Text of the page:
AILSA CHANG, HOST:
One hundred million COVID-19 vaccinations in 100 days - that is President-elect Biden's goal as soon as he gets sworn in next week.
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JOE BIDEN: I'm convinced we can get it done. And this is a time to set big goals, to pursue them with courage and conviction because the health of the nation is literally at stake.
CHANG: That is Biden speaking today in Wilmington, Del., laying out his COVID-19 vaccination plan. And joining us now to talk about that plan is NPR's Selena Simmons-Duffin. Hey, Selena.
SELENA SIMMONS-DUFFIN, BYLINE: Hi, Ailsa.
CHANG: All right. So just give us the broad brushstrokes of what Biden laid out today.
SIMMONS-DUFFIN: Well, he released a detailed plan. It's about four pages long, and it has several big principles. Here is how he laid those out in his speech this afternoon.
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BIDEN: Our plan is as clear as it is bold. Get more people vaccinated for free. Create more places for them to get vaccinated. Mobilize more medical teams to get the shots in people's arms. Increase supply, and get it out the door as soon as possible.
SIMMONS-DUFFIN: A few details that stood out - he said FEMA would help set up 100 mass vaccination sites in his first month in office, and he mentioned the Defense Production Act. He said companies that could ramp up making supplies like tubes and syringes and protective equipment had already been identified. He said his administration would, quote, "manage the hell out of this operation." He pledged transparency. And he had some notes of caution that there would be stumbles along the way, and it would take a while before the effect of these initiatives would become apparent. There are still rough days of this pandemic ahead of us.
CHANG: Absolutely. Well, you were on the show on Tuesday, laying out some last-minute changes the Trump administration was making to the vaccine rollout. What is Biden planning to do with those ideas?
SIMMONS-DUFFIN: Well, he's following through with a lot of them, actually. Secretary of Health and Human Services Alex Azar said their administration was urging states to expand eligibility to people age 65 and older, get pharmacies engaged and get mass vaccination sites launched and that they would be releasing second doses that had been kept in reserve. All of those things are here in Biden's plan, more or less. One difference is the Trump administration urged states to open things up to 100 million people with underlying conditions. Biden makes no mention of that at this point. He puts a new emphasis on essential workers like grocery store staff and teachers and transportation workers.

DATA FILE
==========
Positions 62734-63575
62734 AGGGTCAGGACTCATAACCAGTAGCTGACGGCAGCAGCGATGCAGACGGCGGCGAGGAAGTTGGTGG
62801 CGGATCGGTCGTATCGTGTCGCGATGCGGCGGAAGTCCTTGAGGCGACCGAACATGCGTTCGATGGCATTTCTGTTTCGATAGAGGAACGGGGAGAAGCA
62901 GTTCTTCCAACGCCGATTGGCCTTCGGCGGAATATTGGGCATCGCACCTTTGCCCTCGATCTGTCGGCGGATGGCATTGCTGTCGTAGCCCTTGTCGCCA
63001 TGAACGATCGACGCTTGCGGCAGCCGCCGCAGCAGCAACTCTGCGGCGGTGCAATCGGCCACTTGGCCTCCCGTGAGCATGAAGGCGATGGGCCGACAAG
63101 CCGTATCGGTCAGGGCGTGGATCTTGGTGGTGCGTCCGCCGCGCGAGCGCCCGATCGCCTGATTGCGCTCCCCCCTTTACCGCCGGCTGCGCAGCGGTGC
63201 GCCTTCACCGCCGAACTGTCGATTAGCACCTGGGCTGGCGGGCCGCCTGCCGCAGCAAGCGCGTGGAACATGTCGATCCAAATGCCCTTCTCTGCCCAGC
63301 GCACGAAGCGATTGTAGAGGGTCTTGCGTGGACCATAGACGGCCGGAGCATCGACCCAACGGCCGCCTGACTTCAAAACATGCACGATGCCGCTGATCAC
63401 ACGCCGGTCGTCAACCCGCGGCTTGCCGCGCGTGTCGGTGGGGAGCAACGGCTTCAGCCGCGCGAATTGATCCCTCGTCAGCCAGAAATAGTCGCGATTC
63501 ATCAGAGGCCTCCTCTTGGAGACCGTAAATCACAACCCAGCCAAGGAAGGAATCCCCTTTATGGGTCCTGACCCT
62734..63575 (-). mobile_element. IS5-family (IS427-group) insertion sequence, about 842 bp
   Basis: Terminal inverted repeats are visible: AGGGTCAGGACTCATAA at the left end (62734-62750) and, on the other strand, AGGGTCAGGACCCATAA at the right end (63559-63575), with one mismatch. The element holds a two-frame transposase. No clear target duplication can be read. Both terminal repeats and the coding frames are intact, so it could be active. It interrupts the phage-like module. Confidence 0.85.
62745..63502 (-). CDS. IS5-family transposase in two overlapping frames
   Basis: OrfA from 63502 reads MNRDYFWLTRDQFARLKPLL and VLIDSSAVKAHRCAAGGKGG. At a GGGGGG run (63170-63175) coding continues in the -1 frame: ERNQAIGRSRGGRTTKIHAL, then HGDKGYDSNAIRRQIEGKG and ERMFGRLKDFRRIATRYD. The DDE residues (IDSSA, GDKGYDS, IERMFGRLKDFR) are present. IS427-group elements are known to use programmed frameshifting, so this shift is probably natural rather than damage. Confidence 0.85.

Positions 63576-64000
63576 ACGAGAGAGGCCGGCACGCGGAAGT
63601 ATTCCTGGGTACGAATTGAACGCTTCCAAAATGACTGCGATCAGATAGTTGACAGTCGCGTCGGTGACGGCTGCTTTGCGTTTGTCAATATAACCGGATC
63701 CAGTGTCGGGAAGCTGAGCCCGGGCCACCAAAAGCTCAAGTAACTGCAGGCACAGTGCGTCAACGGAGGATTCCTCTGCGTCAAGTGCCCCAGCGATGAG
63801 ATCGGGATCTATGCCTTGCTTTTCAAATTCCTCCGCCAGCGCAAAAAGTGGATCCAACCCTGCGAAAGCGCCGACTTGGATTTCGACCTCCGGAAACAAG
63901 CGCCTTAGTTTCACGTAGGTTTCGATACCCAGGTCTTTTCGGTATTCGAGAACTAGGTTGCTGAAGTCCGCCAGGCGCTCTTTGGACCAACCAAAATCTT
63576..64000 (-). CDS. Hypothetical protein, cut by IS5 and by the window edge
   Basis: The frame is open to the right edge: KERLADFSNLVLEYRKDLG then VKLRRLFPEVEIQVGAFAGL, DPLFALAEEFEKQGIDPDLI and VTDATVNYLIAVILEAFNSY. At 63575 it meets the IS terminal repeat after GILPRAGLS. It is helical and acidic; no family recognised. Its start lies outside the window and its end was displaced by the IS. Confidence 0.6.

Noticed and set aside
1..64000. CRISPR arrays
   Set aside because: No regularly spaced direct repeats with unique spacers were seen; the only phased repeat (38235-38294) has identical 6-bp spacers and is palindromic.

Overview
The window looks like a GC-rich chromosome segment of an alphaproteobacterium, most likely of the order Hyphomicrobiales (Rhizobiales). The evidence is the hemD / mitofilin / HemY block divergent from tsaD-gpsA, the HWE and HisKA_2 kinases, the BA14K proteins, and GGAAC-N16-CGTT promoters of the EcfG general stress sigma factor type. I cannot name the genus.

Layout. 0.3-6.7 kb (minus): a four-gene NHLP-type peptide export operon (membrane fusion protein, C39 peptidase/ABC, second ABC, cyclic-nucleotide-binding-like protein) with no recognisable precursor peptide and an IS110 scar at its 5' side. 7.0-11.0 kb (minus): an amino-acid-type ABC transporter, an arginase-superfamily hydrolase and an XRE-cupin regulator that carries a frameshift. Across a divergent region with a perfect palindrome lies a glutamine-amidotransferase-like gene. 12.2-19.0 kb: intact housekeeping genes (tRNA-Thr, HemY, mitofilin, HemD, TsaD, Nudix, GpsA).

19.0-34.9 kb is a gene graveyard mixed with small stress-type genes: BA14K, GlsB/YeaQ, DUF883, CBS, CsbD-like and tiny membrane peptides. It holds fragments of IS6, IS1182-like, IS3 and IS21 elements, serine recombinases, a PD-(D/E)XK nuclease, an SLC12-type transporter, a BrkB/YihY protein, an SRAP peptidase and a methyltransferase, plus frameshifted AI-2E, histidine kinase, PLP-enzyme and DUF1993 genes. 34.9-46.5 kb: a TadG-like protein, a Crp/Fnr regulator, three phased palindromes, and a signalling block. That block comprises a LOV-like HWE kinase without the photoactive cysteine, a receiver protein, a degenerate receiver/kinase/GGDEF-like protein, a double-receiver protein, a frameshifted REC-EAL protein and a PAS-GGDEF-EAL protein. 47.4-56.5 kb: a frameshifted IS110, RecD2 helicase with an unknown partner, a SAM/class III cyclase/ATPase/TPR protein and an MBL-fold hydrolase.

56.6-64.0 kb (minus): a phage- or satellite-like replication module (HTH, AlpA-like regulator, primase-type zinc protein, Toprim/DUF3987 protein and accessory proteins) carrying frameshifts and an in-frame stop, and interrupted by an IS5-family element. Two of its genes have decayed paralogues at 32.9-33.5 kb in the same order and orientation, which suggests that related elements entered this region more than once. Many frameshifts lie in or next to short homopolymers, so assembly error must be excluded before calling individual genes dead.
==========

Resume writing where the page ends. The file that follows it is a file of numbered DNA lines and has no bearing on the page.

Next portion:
CHANG: So a lot of those ideas are being carried over. Does this represent a dramatic change to the current vaccination program?
SIMMONS-DUFFIN: Right. So even though the - Biden called the rollout thus far a dismal failure, the plan kind of seems like Operation Warp Speed with a twist. Biden officials say they'll be scrapping that name, by the way. But they are keeping one of the heads of the effort, Army General Gus Perna, and some of the policies, just with more federal funding and involvement. It could be that public health officials will be relieved there's some continuity here. They're kind of midstream, and a totally new approach might be disruptive.
CHANG: I can imagine. OK, well, let's go back to the reserve supply of the second doses that you mentioned was going to be released next week. Today there were reports that the reserve had actually already been used up. What's going on there?
SIMMONS-DUFFIN: Yeah, that's right. The Washington Post first reported - and NPR confirmed - that the federal government started sending out its reserve of second doses at the end of last year. So some governors who were expecting a windfall of extra doses next week - because a stockpile of second doses was supposedly now up for grabs - said that they were shocked to find no such windfall was coming, that the reserve had already been sent out. And it makes Secretary Azar's announcement kind of seem either misinformed or disingenuous. I also think that the public has this feeling of being on edge of scarcity. When will it be my turn? Will doses run out? Biden did not address this whole situation directly in his remarks, but he did say the ambiguity for states and cities about how much vaccine they're getting would end when he's in office.
CHANG: That is NPR's Selena Simmons-Duffin. Thank you, Selena.
SIMMONS-DUFFIN: Thanks, Ailsa. Transcript provided by NPR, Copyright NPR.